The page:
A few weeks after he passed, my sister-in-law called me, saying she had something to tell me. She said that my brother had told her that he was really happy that he was working with my husband because he got to see me and spend more time with me. She said he seemed really excited and happy that we were spending more time together. On one hand, it was nice to know that he felt that way, that maybe we both recognized the gap and wanted to close it. On the other, it makes the situation that much more regrettable, as if we almost made it happen. As the saying goes, “almost only counts in horseshoes and hand grenades.” I’m pretty sure he’s the one who told me that.

 One of my brother's favorite pictures and a favorite family story: My brother and sister dressing me up like a karate baby. My brother called this "Lil Kung-Poo."



  1. Awwww, Nikki... Great big *HUGS* to you. I'm sorry you didn't have a longer time in this world with your brother but I think that the fact that your relationship was at least mending in those later years says a lot about how far you've come since your childhood/youth. It may not have reached the level of friendship you may have liked to establish with him, but at least you can say you didn't harbor a single ill thought or regret about a fight you once had at the time of his passing. You were still working things out and then, sadly, he was taken from you.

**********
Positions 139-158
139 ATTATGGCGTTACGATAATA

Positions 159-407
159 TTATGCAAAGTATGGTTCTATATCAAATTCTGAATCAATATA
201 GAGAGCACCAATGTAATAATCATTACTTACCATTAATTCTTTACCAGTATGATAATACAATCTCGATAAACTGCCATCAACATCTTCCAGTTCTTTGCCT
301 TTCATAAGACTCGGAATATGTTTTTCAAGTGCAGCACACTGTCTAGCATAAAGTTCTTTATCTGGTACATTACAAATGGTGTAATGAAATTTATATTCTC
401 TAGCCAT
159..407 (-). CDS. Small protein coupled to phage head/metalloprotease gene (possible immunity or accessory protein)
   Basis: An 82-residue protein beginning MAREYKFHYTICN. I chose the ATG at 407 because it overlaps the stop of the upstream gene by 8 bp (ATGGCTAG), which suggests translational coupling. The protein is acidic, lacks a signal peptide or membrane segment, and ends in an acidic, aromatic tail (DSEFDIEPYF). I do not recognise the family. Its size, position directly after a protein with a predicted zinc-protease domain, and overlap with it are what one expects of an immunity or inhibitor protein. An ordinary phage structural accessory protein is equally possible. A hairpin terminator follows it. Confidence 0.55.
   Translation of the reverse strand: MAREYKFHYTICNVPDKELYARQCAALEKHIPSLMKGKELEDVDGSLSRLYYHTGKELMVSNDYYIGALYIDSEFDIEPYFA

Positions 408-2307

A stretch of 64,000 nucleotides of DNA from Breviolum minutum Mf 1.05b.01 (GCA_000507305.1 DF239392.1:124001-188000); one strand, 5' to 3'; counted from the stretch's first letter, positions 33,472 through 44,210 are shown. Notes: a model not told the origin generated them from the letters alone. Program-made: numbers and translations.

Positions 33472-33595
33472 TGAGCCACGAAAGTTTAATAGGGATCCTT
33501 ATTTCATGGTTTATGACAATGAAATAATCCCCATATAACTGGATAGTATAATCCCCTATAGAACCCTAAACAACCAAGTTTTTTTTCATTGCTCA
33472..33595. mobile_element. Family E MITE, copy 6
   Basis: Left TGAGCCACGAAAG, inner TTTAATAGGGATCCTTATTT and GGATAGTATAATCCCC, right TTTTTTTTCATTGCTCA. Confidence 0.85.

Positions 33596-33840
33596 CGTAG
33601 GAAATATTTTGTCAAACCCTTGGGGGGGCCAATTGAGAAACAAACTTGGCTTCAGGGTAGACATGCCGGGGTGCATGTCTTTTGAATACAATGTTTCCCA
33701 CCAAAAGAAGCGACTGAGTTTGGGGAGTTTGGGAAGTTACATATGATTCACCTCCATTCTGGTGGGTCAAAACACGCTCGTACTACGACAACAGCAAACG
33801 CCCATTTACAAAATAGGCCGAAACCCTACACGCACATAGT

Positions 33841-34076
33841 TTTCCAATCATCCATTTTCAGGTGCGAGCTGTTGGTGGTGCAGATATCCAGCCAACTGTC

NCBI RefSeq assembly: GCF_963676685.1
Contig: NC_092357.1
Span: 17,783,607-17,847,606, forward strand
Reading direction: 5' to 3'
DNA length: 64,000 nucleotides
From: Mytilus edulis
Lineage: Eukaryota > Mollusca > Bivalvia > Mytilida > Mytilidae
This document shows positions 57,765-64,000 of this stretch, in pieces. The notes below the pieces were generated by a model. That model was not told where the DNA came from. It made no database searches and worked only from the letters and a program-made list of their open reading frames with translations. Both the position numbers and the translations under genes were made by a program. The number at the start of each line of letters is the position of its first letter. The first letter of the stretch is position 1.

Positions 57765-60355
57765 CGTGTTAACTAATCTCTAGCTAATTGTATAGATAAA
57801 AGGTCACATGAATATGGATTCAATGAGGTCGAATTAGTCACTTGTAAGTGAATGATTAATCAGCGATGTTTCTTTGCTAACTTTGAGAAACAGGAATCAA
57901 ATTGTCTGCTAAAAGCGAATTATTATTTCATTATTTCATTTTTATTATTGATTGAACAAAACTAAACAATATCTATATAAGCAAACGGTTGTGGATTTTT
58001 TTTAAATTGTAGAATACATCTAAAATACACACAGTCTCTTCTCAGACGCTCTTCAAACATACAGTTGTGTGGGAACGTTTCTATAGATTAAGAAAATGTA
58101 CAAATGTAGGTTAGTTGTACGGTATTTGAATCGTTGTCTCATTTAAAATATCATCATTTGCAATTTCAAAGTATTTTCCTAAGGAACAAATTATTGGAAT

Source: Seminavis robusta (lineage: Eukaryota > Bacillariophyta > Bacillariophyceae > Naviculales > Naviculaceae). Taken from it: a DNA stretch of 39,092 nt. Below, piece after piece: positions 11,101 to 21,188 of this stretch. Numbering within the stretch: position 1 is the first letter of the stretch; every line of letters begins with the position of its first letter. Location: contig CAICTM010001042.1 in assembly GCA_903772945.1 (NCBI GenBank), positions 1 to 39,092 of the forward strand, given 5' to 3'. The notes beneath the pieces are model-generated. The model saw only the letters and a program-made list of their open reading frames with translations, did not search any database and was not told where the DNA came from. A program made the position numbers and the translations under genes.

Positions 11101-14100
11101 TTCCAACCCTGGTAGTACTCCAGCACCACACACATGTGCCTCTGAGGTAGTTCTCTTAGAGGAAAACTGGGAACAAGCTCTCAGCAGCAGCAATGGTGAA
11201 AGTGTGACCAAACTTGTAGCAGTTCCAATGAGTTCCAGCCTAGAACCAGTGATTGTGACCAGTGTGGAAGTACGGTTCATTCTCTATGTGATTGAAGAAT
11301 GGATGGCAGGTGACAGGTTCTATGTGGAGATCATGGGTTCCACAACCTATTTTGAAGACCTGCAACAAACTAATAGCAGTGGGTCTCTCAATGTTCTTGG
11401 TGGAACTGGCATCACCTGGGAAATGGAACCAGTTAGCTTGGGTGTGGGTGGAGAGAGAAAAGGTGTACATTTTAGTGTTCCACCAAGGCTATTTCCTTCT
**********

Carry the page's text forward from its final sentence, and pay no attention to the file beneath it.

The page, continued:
I think it's nice that your sister-in-law made it a point to tell you that. I'm sure your brother was proud of you in more ways than he could ever verbalize...and I hope you are able to find comfort in the fact that you were loved more than you will ever know.


    Also I just love that photograph :)

  2. I have a very similar relationship with my brother, so I read this with great interest and compassion. My brother is still with us, though he lives on the other side of the country - I think I use the physical distance as an excuse to ignore the emotional distance, but your story has inspired me to make an effort to connect, if only by email. Thank you for that.

    1. Wow, Robyn, thank you. I hope you're able to do that. :-)

  3. I am very sorry for your loss...and not just of your brother, but of the relationship that you both so obviously wanted and had not yet managed to achieve. If it's any consolation, it's obvious to me that, eventually, you would have, and that ought to count for something.

    1. Thanks, Jonah. With time, that definitely did become a comfort.